The trade pact could lend some heft to reform efforts aimed at deregulating and opening the economy. But much wider reforms are needed to cope with Japan's fast-aging and shrinking population, its energy crisis and soaring public debt.
"We need a clear road map. Unlike in the past, we cannot keep things as they are," Norihiko Ishiguro, of the Economic and Industrial Policy Bureau at the Ministry of Economy, Trade and Industry, told a recent forum organized by the Massachusetts Institute of Technology.
Ishiguro said Japan wants to capitalize on its competitive strengths in technology and services and foster more innovation and entrepreneurship. However, apart from talk of speeding approvals for new pharmaceuticals and medical devices and expanding use of robots to help relieve a shortage of care workers, few details have emerged.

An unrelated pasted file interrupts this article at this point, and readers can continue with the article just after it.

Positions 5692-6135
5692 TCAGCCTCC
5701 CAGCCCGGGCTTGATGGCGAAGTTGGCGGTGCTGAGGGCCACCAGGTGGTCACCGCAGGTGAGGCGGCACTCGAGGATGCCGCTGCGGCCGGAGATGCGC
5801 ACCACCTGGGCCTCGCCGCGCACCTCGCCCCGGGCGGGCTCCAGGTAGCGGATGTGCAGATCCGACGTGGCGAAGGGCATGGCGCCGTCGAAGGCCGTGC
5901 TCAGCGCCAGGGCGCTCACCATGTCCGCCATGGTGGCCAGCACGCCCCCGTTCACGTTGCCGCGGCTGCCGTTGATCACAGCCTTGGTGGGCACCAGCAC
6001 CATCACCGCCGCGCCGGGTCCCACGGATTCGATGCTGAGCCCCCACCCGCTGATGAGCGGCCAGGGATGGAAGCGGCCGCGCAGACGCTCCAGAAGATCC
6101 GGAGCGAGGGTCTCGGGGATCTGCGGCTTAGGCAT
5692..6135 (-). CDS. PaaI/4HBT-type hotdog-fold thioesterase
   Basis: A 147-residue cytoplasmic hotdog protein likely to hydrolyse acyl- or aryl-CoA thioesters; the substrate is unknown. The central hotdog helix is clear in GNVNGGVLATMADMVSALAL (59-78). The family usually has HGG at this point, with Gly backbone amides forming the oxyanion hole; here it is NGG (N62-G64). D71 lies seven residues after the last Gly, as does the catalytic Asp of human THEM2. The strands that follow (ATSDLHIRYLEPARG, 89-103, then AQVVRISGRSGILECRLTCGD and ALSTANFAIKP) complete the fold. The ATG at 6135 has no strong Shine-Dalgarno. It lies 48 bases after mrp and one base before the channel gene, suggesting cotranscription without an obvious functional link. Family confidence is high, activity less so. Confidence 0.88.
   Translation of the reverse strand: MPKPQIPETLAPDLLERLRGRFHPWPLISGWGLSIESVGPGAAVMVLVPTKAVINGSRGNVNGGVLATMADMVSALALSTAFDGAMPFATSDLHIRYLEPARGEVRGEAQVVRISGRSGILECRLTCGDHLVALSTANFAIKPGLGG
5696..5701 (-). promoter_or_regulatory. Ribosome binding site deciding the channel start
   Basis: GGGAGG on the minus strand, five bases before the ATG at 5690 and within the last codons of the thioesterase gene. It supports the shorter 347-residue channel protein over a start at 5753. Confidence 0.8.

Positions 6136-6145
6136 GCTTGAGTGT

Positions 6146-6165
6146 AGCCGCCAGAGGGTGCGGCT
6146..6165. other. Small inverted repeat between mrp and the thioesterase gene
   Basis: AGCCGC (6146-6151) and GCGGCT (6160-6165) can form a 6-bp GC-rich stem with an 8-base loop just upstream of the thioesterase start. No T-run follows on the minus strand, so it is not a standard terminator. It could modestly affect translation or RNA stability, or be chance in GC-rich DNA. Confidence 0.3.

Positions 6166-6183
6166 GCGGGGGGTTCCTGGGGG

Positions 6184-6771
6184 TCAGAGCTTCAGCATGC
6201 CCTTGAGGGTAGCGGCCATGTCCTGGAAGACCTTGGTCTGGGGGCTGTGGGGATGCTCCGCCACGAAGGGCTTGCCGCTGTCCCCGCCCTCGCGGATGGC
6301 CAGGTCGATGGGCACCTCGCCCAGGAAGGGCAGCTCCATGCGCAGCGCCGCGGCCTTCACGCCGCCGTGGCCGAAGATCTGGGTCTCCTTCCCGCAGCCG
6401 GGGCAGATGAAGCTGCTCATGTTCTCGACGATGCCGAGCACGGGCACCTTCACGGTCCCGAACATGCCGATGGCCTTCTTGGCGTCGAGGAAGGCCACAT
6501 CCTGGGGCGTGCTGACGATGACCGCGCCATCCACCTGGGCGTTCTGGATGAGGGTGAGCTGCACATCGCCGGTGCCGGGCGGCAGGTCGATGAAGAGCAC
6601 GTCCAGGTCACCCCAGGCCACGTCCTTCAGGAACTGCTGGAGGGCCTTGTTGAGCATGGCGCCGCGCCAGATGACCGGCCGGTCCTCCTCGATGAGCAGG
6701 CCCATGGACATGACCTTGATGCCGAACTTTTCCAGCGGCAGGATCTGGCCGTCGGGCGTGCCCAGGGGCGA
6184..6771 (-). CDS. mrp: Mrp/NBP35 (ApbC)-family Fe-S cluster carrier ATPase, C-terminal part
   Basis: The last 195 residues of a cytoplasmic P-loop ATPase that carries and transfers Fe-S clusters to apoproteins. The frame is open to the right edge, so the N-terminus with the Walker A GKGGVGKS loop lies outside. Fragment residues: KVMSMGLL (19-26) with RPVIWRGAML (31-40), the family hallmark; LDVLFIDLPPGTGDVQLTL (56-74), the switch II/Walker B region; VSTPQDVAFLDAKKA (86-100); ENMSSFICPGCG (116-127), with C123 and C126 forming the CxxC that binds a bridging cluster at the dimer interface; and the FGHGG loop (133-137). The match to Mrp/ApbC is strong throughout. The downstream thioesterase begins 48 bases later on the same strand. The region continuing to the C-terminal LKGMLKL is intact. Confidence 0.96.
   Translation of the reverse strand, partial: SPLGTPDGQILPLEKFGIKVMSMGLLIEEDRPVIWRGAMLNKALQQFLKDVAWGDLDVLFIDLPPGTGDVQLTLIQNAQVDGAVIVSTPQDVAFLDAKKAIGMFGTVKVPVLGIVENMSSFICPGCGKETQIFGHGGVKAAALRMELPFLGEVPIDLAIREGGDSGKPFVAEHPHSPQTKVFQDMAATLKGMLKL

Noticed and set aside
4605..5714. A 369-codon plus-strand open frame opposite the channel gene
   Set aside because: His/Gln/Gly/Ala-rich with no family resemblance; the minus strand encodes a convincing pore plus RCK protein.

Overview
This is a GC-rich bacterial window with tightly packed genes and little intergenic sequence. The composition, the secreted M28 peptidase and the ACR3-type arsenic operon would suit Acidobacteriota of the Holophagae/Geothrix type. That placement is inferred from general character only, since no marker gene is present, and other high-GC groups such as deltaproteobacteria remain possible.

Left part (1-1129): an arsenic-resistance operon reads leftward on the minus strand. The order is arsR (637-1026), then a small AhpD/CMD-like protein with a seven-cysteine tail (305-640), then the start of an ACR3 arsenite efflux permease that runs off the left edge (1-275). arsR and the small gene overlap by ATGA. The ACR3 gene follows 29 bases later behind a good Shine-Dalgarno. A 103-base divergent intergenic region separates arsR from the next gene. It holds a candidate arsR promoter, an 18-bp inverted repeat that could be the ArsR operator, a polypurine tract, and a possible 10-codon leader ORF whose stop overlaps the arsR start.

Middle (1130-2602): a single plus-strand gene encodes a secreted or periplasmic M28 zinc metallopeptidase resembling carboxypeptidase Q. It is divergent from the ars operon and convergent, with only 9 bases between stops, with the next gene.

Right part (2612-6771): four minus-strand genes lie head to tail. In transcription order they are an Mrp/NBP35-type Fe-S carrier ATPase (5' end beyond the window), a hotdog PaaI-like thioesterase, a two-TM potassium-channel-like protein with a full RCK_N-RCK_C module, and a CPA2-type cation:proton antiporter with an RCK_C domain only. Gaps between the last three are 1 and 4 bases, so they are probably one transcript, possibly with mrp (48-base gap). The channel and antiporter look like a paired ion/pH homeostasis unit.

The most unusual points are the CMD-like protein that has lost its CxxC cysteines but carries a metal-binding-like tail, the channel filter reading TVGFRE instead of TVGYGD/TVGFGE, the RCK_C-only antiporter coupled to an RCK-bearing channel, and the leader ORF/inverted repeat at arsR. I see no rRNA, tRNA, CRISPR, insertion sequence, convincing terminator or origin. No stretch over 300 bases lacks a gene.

The reforms are "full of complicated issues," said Adachi. "Even if you succeed in some areas or all areas, there is no guarantee the economy will get better. Certainly the impact will not come in a short time," he said.
A similar set of reforms in Germany, launched in 2000, took a decade to bear results, said Grimes.
Japan needed these changes years earlier, he said. "We may be moving into the range where the opportunities have passed for having a really big impact."